#6 – Tidwell Clean Energy Home
Image credit: Chesapeake Climate Action Network
And here we have solar sexiness on a very low budget. Introducing the life and times of the Tidwell Clean Energy Home. A pet project of owner Mike Tidwell, this conventional, grid-power-sucking home was converted to a solar home for the very-low price of $7,500. How did he do it? You can read the story at the Chesapeake Climate Action Network. Here are some highlights. First, a switch to energy efficient light bulbs and some minor lifestyle changes (e.g. drying clothes on the line), which cut electricity consumption by more than 50 percent. Then, he used an array of solar rebates available to Maryland homeowners (including federal rebates), installed a 36-panel solar PV system that provides 70 percent of the home’s electricity, a solar hot water heater, and a high-efficiency, corn-burning stove for heat. If you happen to live in the region, Mike Tidwell opens his home to the public every few months. All of these changes were made to an existing home.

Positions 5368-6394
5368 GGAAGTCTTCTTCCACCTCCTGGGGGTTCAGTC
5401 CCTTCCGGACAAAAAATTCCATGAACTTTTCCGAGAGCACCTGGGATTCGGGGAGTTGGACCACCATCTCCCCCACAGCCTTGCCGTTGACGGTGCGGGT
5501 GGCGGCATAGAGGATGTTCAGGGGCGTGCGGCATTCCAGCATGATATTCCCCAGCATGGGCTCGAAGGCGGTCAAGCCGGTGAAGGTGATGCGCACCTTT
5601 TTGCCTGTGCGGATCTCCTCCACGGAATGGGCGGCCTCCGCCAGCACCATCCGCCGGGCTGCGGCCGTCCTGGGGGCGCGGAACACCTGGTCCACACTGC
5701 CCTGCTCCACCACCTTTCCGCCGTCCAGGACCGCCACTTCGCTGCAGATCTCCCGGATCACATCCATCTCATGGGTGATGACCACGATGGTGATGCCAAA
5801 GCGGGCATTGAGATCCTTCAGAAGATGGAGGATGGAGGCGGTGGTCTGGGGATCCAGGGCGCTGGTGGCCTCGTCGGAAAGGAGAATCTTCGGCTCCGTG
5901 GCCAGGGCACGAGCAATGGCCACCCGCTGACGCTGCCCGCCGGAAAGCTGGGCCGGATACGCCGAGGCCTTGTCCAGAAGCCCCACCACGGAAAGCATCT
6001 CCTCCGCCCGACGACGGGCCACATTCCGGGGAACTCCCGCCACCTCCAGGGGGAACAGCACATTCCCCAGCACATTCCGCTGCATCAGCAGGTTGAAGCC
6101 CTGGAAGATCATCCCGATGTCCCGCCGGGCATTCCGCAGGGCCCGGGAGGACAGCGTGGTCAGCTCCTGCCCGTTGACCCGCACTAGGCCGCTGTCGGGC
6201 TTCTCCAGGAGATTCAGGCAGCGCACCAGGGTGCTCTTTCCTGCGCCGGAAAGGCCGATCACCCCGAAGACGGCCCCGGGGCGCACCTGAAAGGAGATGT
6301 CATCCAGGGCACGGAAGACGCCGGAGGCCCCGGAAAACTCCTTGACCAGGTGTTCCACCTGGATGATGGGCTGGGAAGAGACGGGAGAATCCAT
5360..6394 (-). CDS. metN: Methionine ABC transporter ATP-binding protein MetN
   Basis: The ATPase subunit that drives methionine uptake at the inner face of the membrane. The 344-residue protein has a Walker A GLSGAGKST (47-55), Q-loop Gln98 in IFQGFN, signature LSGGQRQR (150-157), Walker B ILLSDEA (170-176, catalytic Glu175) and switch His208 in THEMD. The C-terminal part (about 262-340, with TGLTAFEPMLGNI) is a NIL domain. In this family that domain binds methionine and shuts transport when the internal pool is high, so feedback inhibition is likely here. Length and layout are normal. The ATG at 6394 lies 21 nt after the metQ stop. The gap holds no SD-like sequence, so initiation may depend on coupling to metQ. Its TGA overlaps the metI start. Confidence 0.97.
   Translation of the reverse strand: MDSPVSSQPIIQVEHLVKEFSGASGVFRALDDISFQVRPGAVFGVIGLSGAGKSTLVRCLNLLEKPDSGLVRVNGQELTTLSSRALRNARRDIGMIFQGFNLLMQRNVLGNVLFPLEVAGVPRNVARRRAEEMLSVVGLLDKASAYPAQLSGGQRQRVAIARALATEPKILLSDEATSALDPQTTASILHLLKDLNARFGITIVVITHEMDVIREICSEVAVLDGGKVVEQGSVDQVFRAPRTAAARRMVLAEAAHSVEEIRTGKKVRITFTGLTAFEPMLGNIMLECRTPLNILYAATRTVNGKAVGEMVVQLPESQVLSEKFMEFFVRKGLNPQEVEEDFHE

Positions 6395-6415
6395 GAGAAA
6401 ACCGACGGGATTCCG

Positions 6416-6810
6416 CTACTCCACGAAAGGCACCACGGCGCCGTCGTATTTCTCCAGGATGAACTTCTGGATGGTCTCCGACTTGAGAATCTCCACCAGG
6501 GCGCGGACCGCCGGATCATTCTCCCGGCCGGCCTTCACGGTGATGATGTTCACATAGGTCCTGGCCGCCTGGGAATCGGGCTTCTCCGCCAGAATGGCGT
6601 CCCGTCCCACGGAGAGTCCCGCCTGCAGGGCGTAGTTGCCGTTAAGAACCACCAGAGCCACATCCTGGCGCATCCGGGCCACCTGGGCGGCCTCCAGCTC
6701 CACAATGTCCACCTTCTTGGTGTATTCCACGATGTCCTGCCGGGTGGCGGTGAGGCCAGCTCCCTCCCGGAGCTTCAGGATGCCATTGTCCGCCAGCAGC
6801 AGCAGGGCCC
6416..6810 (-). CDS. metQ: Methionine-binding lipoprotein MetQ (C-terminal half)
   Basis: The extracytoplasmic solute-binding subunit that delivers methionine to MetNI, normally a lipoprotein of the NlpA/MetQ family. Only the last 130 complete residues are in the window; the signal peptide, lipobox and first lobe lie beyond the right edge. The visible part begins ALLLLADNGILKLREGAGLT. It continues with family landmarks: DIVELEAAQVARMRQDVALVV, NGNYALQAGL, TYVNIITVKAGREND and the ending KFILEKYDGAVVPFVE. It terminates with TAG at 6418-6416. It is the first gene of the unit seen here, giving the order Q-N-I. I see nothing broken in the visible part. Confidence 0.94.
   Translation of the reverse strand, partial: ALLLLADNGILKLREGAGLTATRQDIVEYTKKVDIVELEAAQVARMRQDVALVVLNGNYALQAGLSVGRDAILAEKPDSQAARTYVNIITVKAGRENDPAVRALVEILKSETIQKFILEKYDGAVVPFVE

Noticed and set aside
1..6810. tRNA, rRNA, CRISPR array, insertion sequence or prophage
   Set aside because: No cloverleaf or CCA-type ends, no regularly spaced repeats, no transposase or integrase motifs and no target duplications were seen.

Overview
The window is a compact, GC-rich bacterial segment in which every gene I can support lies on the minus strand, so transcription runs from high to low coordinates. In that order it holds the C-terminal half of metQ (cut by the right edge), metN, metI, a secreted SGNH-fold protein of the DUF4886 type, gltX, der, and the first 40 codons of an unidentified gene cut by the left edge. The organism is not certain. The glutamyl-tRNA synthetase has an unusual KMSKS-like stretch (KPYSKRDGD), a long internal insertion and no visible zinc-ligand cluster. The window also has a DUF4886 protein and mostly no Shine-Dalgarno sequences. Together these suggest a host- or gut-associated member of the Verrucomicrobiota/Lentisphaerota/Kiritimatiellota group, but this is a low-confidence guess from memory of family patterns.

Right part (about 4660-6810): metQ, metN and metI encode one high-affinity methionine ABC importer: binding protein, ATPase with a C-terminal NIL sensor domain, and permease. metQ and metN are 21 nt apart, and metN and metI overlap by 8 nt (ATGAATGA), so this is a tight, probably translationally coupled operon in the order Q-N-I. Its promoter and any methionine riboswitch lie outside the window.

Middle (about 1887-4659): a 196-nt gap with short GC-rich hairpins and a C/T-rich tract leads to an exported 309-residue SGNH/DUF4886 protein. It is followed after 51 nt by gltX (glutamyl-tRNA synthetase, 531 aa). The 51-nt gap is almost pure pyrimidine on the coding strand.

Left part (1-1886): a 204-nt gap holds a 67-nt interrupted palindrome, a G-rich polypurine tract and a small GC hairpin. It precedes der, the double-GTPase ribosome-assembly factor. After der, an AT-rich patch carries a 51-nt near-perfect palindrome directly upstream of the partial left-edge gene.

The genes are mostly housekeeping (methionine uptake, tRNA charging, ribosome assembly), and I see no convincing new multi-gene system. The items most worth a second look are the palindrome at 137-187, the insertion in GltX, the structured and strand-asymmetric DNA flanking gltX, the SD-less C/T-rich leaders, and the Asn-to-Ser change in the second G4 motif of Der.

#7 – The Auckland Solar Energy House
Image credit: Solar Energy House in Auckland Photo Gallery
Perhaps the biggest of the big solar homes, the designers of the Auckland Solar Energy House in New Zealand more than tripled the size of an old, inefficient 2,000 square-foot home and still managed to create a 6,555 sq. ft. structure that provides its own electricity, heat and hot water (including collecting its own water supply) for only $50 per month. It took two years of planning before renovation could even begin, but the results are simply amazing.